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PFJs to increase agric productivity by 14.9m tonnes by 2020

botchway November 22, 2018


From Francis Owusu-Ansah/Sara Amankwaa, Sunyani    .

The Brong-Ahafo Regional Veterinary Officer, Dr Saviour Denueme has said that the flagship Planting for Food and Jobs (PFJ) programme being implemented by government is expected to increase agricultural production by an additional 14.9 m tonnes between 2017 and 2020.
This, according to him, will ensure food security for the country and reduce food import bills to the barest minimum.

Dr Denueme said this at a stakeholder engagement on malaria prevention in Sunyani on the theme: “Working with the Private Sector to Improve Malaria Prevention”, organised by Private Sector Malaria Prevention (PSMP).

The engagement was to afford the stakeholders the opportunity to find innovative ways of harnessing private-sector support for malaria prevention in the agricultural sector, especially promoting the use of treated mosquito nets.

The workshop also brought to the fore how some companies have made great strides in preventing malaria and increasing productivity through the Malaria Safe Initiative.
According to the Veterinary Officer, one of the major health problems confronting Ghana is malaria, which currently accounts for an estimated 38% of all out-patient cases in clinics and hospitals in the country.
Dr Denueme said business wise, malaria affects productivity and profitability of many private sector businesses in Ghana. He noted that the impact of malaria on farm business can be devastating, because malaria can strike a farming community at critical planting, weeding and harvesting times, leading to low productivity.

Mr. Denueme said productivity is reduced due to sick workers and workers who care for sick family members to the neglect of their farms.

He added that, with reduced labour productivity, demand for agricultural inputs and goods and services can be reduced and “the effect goes on and on”.

Mr. Felix Nyanor-Fosu, Chief of Party of the Private Sector Malaria Prevention, said in a 2016 survey in Ghana, business leaders affirmed that malaria affects efficiency, employee attendance, productivity and expenses.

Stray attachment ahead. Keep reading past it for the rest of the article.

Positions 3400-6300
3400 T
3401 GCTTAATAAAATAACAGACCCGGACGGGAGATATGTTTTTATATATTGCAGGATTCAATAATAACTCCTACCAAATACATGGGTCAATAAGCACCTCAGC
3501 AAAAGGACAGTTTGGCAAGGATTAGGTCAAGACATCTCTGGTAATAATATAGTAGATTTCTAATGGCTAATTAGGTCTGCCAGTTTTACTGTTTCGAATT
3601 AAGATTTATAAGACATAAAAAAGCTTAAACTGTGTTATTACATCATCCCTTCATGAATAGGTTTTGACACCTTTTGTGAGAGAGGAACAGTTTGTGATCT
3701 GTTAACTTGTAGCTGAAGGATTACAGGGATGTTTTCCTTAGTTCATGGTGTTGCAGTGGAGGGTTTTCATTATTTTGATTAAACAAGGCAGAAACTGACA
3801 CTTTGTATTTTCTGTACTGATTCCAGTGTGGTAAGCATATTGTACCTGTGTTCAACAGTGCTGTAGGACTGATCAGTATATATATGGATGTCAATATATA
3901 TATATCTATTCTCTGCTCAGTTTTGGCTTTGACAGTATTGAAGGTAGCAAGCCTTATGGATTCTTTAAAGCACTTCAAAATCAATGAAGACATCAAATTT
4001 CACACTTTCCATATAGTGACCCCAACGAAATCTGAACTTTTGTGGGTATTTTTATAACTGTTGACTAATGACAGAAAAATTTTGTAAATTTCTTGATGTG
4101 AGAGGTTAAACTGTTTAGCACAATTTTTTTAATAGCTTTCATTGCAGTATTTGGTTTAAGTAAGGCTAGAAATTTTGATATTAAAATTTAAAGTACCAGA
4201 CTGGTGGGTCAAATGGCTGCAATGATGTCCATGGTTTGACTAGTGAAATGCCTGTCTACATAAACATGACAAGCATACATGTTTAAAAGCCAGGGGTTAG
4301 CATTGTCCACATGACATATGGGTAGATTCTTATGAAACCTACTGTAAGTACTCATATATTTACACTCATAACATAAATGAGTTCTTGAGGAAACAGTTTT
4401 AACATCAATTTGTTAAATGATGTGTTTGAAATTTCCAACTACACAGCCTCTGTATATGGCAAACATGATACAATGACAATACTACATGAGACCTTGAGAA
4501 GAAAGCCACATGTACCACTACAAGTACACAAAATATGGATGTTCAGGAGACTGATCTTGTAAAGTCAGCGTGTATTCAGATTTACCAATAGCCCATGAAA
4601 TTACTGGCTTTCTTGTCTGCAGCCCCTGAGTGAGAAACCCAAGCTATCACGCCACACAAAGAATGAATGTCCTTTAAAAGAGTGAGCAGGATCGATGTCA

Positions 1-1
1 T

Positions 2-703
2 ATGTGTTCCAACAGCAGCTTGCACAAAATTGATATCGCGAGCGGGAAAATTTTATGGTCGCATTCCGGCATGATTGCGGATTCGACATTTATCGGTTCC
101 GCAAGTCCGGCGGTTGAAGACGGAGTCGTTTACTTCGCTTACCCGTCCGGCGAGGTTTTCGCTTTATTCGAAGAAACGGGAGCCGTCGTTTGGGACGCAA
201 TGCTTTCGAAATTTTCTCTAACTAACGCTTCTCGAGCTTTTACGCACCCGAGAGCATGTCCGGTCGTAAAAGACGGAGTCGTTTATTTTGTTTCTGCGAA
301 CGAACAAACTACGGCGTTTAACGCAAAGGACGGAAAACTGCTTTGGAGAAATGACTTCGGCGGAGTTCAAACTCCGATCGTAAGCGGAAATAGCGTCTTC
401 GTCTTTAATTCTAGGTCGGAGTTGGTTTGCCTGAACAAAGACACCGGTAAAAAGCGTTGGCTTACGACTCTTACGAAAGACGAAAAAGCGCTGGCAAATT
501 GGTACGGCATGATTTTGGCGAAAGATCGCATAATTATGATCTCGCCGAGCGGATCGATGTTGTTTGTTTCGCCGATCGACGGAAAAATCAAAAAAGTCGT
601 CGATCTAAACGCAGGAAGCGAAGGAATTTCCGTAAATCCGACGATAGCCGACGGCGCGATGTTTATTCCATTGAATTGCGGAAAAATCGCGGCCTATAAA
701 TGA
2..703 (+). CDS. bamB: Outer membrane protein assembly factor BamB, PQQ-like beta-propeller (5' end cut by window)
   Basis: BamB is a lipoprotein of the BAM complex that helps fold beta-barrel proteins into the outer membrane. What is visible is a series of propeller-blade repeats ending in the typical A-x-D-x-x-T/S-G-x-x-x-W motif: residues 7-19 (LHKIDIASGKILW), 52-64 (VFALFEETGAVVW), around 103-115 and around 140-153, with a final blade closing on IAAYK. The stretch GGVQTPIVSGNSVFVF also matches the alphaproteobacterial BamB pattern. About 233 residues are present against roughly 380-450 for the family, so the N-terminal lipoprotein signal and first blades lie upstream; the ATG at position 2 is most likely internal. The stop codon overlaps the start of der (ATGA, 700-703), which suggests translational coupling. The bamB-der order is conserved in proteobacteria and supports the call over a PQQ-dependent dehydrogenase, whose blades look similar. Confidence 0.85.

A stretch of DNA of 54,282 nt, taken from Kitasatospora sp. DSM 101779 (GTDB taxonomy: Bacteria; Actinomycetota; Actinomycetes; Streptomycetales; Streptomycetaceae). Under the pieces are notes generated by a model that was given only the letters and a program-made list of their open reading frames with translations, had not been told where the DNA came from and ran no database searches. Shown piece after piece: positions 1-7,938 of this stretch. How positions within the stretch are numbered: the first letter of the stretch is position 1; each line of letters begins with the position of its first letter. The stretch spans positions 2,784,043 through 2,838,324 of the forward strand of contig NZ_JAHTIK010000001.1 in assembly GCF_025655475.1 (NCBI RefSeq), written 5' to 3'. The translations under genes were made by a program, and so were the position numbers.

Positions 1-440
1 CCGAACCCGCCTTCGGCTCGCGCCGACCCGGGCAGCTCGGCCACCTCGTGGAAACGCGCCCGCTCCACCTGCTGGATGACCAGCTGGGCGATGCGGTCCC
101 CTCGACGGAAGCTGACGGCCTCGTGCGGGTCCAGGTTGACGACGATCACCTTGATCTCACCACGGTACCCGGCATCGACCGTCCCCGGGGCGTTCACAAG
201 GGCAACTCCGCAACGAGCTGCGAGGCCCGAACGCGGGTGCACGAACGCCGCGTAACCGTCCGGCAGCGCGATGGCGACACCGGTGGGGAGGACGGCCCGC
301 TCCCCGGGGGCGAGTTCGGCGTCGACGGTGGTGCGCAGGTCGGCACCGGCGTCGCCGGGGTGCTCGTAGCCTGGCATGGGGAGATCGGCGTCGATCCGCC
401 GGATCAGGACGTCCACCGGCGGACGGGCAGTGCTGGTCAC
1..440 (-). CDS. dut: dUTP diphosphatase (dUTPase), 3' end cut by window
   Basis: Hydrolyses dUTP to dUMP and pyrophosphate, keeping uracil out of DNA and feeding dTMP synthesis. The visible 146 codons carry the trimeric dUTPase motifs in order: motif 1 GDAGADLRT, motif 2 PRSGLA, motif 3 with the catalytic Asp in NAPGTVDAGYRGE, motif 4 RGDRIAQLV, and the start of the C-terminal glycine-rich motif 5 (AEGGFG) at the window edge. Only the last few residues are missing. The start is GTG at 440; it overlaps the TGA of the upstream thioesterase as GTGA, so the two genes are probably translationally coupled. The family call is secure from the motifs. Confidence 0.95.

He said importantly, the study found that the services sector, which spent the least on malaria prevention activities, spent the most on malaria treatment for employees and dependents.

According to Mr. Nyanor-Fosu, conversely, the manufacturing and processing sector spent the most on malaria prevention and the least on malaria treatment.

The PSMP Chief of Party said the four Malaria Safe pillars are protection, education, visibility and championing and, therefore, appealed to stakeholders at the engagement to take protection against malaria serious.

He noted that business leaders who understand the four pillars can help reduce the impact of malaria on productivity, income and the health of the nation.

“They can provide the tools to help employees protect themselves from malaria and its effects. Businesses can educate their staff and their staff’s families about malaria”, he said and added that, “They can help make malaria prevention efforts visible and businesses can champion the use of each of these elements to expand partnerships and inspire action”.

Farmers at the engagement raised concern on the heat in treated mosquito nets and appealed for improved nets if possible.

But speaking to The Chronicle, the Tano South Municipal Director of the Ministry of Food and Agriculture (MoFA), Mr. Samuel, said the health benefits of the treated mosquito nets far out-weigh the heat associated with them and, therefore, urged the public to endeavour to sleep under the nets to prevent malaria.

He said for now, the treated mosquito net is the cheapest way to prevent malaria for the people to stay healthy.

The Private Sector Malaria Prevention Project and Malaria Safe Initiative which is spearheaded by Johns Hopkins University Center for Communication Programs is targeted at getting businesses in Ghana to make their working environment Malaria safe, their workers Malaria safe and supporting communities in Ghana to be Malaria safe through creating awareness and championing Malaria free campaigns within their institutions and Ghana as a whole.




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